Science - April 24, 2008

The rector comes for supper

There’s tension in the air, rooms have been tidied and the table has been laid: the rector’s expected any minute. Not an everyday event in most students’ lives, and the international students still living in the IPO building were surprised that Martin Kropff chose to visit their dwelling for a drink and a bite to eat.

University rector Martin Kropff (second from left) visits students for supper.
Delicious food smells are wafting out of the IPO building. Once inside, it’s excited chaos, as all present put the finishing touches to their national dishes. The students still living in the IPO building responded to a joint initiative of the Student Council and the Rector Magnificus himself to visit students at home for dinner. As Rishi Kukreja, a member of the Student Council, puts it: ‘This way the rector gets to talk to other students than those in the Wageningen student organisations.’
João Marchante is the one who wrote a letter to the Student Council: ‘We read about the idea in a flyer, you could apply as a corridor or group and if your reasons were good enough the rector would come for supper. It started as a joke really, but in the end I just wrote a letter. I’m glad he’s come though, at my university this wouldn’t happen. He’s cool.’
After the dishes have been put on the table, a bit of a stiff round of introductions starts, of the students and representatives of a number of organisations. But the ice is soon broken once eating gets underway and the small talk starts. The rector recounts that the IPO building was his first place of work in Wageningen: ‘Your big living room is where the canteen used to be.’ The response is laughter; it’s difficult to imagine it having been a canteen: the wall paintings and second hand furniture barely hide the remains of the party last Thursday.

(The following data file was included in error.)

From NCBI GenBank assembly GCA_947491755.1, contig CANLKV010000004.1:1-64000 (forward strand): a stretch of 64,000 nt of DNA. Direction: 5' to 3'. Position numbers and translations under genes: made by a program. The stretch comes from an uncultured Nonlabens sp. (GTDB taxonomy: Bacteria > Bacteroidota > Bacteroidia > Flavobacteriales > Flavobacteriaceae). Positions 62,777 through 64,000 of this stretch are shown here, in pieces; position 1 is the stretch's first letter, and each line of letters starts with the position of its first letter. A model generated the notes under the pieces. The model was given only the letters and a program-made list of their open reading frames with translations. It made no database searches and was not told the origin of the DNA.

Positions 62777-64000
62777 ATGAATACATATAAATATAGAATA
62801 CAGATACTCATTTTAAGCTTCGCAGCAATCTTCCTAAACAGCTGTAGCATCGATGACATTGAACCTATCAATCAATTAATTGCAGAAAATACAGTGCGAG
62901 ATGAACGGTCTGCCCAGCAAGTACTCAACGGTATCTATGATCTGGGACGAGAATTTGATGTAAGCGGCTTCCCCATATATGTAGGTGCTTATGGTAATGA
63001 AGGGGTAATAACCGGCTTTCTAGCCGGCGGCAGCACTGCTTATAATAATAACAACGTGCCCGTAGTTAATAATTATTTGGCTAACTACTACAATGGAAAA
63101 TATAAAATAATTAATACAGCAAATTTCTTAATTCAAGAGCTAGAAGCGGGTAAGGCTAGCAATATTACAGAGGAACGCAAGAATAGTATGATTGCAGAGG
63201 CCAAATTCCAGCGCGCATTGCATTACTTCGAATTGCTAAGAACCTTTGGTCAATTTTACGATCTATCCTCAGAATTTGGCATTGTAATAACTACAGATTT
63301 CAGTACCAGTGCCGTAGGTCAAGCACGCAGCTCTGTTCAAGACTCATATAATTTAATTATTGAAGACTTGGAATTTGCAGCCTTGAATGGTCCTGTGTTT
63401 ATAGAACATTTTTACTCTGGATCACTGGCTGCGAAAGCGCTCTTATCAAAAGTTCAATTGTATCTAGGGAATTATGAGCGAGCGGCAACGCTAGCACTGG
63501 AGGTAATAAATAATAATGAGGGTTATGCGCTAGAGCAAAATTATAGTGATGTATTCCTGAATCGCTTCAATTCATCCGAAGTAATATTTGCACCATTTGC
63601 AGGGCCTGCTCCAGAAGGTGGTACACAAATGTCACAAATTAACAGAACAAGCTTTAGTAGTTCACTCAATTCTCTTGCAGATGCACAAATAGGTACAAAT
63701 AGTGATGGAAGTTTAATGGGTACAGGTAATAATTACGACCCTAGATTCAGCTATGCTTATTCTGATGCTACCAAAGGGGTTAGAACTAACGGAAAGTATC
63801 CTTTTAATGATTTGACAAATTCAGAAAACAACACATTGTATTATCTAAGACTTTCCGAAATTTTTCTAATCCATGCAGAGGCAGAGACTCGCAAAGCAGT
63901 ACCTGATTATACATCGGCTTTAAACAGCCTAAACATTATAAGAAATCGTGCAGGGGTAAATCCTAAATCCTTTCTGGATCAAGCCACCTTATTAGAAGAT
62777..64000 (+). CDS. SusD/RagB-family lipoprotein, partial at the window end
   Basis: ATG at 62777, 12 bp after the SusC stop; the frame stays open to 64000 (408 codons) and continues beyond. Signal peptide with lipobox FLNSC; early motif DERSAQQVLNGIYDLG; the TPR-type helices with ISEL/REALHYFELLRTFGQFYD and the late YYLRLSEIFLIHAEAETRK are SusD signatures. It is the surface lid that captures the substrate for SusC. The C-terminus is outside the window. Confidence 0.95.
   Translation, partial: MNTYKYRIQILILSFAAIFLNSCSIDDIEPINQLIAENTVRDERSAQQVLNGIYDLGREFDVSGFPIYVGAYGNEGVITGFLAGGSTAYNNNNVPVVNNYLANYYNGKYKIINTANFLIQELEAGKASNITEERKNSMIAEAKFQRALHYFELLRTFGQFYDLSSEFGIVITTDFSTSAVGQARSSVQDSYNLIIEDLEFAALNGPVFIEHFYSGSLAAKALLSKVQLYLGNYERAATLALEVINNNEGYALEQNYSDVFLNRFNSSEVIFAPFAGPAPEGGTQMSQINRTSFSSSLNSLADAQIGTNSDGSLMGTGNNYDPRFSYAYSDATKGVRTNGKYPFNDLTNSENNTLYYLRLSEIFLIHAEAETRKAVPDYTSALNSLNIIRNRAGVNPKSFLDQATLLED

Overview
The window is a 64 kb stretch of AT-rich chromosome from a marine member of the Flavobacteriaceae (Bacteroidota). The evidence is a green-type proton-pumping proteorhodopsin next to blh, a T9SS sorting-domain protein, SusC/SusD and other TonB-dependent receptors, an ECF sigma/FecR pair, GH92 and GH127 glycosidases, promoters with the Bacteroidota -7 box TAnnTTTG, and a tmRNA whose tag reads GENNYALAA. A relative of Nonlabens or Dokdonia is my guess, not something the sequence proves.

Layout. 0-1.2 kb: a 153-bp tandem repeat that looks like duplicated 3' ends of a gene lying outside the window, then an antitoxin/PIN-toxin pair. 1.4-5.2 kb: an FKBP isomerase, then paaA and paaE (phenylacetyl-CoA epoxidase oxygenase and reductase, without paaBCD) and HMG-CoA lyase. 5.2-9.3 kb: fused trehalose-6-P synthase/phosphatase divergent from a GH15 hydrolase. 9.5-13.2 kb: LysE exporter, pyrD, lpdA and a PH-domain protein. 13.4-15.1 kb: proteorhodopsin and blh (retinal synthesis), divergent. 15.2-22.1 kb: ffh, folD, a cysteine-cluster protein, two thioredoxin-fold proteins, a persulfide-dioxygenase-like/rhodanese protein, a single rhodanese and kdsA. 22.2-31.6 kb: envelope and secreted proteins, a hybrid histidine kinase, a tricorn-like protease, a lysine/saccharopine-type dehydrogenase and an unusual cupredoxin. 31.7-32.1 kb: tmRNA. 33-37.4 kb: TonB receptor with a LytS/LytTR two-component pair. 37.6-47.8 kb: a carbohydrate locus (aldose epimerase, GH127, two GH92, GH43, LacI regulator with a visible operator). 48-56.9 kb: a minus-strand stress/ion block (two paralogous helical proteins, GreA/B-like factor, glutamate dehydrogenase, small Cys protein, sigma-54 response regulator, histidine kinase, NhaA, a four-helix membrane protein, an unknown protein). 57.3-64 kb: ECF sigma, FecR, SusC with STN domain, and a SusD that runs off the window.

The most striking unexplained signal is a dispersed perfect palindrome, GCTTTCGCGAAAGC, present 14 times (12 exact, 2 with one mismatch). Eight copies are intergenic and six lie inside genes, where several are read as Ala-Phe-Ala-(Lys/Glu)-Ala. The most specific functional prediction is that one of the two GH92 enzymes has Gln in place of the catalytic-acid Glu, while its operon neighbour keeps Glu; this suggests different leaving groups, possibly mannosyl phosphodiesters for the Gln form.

For the IPO building residents there’s one item high on the agenda: the clearance of the building. ‘We all have to be out by 22 April. Most of us already have alternative accommodation, but it’s a bit like splitting up a big family and that’s a real shame. We asked Idealis if there were perhaps some places where a few of us could share together, but it wasn’t always possible,’ says one of the students. Another nods in agreement. Kropff listens sympathetically and adds that he is impressed at the number of nationalities and the friendly atmosphere in the IPO building. ‘Unfortunately Idealis has to comply with living standards, and the IPO building is very old. It was already old in 1984 when I came to work here.'
‘The only thing we missed here were Dutch students. There were lots of nationalities but no Dutch. Now we hear that Idealis is relocating international students to the Bornsesteeg. That way we’ll never meet Dutch students, which is a shame,’ adds another student. Representatives of the Erasmus Student Network point out that there are lots of international organisations in Wageningen. ‘You can always go to them with ideas or suggestions.’
‘Of course I haven’t just come here to listen to complaints,’ laughs Kropff. ‘I’m also curious to know what you like about our university.’ Regina responds: ‘The education and the facilities here are very good, as is the English. And there’s lots of choice of subjects, that’s what I like.’ It’s not only the conversations that confirm this view; Wageningen T-shirts and sweaters are clearly visible as well. ‘And you can even eat in the library here. You can’t do that at home!’